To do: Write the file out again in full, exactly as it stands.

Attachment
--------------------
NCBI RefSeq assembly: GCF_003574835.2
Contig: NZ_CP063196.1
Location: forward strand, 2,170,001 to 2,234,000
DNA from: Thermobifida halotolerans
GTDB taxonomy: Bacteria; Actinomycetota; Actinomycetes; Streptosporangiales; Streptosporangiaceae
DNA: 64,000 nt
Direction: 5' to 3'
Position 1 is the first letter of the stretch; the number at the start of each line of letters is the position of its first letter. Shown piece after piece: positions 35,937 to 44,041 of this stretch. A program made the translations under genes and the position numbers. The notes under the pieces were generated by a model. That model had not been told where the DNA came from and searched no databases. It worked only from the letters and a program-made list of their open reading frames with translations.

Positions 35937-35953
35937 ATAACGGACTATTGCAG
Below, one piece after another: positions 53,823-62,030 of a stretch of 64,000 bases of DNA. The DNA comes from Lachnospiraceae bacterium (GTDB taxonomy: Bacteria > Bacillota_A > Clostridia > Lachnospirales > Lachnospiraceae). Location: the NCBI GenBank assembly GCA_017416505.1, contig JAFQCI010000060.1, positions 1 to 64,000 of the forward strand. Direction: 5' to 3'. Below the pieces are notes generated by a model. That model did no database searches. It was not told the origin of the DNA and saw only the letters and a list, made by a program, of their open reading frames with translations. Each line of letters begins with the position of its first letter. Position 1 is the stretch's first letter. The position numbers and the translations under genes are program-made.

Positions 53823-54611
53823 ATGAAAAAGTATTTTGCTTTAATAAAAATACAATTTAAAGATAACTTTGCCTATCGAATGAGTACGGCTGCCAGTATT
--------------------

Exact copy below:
NCBI RefSeq assembly: GCF_003574835.2
Contig: NZ_CP063196.1
Location: forward strand, 2,170,001 to 2,234,000
DNA from: Thermobifida halotolerans
GTDB taxonomy: Bacteria; Actinomycetota; Actinomycetes; Streptosporangiales; Streptosporangiaceae
DNA: 64,000 nt
Direction: 5' to 3'
Position 1 is the first letter of the stretch; the number at the start of each line of letters is the position of its first letter. Shown piece after piece: positions 35,937 to 44,041 of this stretch. A program made the translations under genes and the position numbers. The notes under the pieces were generated by a model. That model had not been told where the DNA came from and searched no databases. It worked only from the letters and a program-made list of their open reading frames with translations.

Positions 35937-35953
35937 ATAACGGACTATTGCAG
Below, one piece after another: positions 53,823-62,030 of a stretch of 64,000 bases of DNA. The DNA comes from Lachnospiraceae bacterium (GTDB taxonomy: Bacteria > Bacillota_A > Clostridia > Lachnospirales > Lachnospiraceae). Location: the NCBI GenBank assembly GCA_017416505.1, contig JAFQCI010000060.1, positions 1 to 64,000 of the forward strand. Direction: 5' to 3'. Below the pieces are notes generated by a model. That model did no database searches. It was not told the origin of the DNA and saw only the letters and a list, made by a program, of their open reading frames with translations. Each line of letters begins with the position of its first letter. Position 1 is the stretch's first letter. The position numbers and the translations under genes are program-made.

Positions 53823-54611
53823 ATGAAAAAGTATTTTGCTTTAATAAAAATACAATTTAAAGATAACTTTGCCTATCGAATGAGTACGGCTGCCAGTATT